UK is Europe’s financial hub where the West’s biggest banks house their biggest financial centres. As anchors of the financial industry, experts said the PPI scandal was unexpected. However, some pointed out from the start that banks had mis-sold several financial products.
It was in 2007 when the consumer group Which? made a collective complaint regarding PPI sent through the then-City watchdog, the Financial Services Authority. Upon the FSA’s further investigation it was found that potentially half the UK’s consumers who had taken out a loan, mortgage or credit card, was mis-sold a PPI policy that cost about £3,500 on average during the time.
Experts said the financial industry reeled from shock in knowing that all high street banks, including taxpayer-saved Lloyds and RBS, had mis-sold the insurance policy to consumers. Despite the shock, banks underestimated the amount they needed to repay for PPI. From a modest £10bn, the amounts rose to £27bn in 2012, where at present, the total bill is now at £29bn.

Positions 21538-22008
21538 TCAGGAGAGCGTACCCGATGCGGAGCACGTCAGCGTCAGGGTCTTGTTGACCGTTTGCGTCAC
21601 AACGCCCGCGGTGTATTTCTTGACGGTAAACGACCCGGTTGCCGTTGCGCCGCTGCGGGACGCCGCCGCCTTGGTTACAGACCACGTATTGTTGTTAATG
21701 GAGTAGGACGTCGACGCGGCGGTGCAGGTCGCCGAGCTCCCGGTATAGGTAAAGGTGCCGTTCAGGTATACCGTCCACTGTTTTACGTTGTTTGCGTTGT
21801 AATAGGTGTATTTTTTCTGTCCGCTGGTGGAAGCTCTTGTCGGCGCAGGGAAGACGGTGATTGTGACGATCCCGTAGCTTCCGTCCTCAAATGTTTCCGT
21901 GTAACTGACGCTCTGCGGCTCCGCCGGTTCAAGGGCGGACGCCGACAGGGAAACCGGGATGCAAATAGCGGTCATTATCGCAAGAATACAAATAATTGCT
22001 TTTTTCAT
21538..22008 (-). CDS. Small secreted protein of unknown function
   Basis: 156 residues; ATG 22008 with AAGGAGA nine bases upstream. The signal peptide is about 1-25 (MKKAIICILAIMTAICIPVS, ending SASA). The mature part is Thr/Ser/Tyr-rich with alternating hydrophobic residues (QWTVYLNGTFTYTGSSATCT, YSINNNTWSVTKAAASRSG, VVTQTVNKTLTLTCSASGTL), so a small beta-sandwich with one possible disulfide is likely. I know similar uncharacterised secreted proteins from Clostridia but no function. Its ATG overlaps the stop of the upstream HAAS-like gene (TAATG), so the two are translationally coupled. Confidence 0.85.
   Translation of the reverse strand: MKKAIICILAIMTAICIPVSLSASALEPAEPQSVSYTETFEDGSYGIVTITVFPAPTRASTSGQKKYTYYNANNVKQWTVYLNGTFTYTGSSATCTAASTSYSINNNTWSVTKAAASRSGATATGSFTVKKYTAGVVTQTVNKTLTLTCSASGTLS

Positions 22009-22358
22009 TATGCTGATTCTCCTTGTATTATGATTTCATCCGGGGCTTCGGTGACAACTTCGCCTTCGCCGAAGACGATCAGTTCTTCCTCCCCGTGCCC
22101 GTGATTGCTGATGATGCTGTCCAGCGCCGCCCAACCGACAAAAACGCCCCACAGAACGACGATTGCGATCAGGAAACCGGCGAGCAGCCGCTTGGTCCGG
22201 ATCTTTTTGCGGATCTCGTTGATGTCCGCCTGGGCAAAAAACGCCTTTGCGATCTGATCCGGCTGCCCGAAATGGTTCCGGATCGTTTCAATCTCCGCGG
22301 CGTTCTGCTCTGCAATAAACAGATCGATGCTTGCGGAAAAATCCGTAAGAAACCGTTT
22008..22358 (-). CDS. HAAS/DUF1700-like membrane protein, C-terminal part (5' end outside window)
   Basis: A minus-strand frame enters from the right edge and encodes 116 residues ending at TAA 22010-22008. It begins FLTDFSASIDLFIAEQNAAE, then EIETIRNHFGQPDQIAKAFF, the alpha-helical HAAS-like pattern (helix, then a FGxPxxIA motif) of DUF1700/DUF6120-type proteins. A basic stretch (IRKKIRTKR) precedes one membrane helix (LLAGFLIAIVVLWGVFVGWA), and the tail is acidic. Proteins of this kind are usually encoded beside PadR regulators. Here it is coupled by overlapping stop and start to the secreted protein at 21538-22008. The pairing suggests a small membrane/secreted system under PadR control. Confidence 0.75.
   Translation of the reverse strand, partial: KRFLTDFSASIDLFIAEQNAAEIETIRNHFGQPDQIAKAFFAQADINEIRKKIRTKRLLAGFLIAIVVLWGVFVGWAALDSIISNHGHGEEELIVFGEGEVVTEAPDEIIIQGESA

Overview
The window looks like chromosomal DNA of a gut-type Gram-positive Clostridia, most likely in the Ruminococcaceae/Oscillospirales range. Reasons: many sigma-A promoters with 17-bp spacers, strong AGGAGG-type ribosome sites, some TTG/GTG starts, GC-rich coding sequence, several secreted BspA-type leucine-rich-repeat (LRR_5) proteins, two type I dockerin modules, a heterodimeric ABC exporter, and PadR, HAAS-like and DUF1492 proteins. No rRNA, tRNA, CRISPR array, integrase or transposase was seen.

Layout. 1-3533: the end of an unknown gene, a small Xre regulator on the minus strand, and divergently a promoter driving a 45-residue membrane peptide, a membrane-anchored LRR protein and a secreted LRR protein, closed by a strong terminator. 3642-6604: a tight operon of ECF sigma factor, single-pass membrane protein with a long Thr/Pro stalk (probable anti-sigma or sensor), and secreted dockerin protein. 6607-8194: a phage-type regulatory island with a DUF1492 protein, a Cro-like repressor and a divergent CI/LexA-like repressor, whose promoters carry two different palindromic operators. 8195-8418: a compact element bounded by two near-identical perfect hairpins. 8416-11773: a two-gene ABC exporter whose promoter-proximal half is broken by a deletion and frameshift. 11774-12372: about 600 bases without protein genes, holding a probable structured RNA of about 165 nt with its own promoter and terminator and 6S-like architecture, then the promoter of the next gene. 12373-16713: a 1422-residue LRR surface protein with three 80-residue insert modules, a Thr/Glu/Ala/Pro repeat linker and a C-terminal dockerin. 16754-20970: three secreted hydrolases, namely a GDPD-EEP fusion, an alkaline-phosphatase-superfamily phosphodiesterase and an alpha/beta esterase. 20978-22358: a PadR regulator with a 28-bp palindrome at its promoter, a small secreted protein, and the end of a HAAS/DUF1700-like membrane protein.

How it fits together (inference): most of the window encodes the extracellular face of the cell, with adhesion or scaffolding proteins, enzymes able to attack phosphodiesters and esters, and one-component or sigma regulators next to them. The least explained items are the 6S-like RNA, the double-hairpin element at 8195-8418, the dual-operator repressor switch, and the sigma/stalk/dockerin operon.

Despite their misgivings, banks “dragged their feet” on all occasions during the redressing of PPI according to former Financial Ombudsman Chief Natalie Ceeney. She said banks needed to realise the situation as not to their advantage and “shape up”.
Up to this day, banks are still paying for huge PPI claim misgivings, such as rejecting valid consumer complaints.
The FCA intends to impose a nationwide advertising campaign to encourage payment protection insurance claims to ensure all consumers have made a claim before the PPI deadline for 2018 arrives.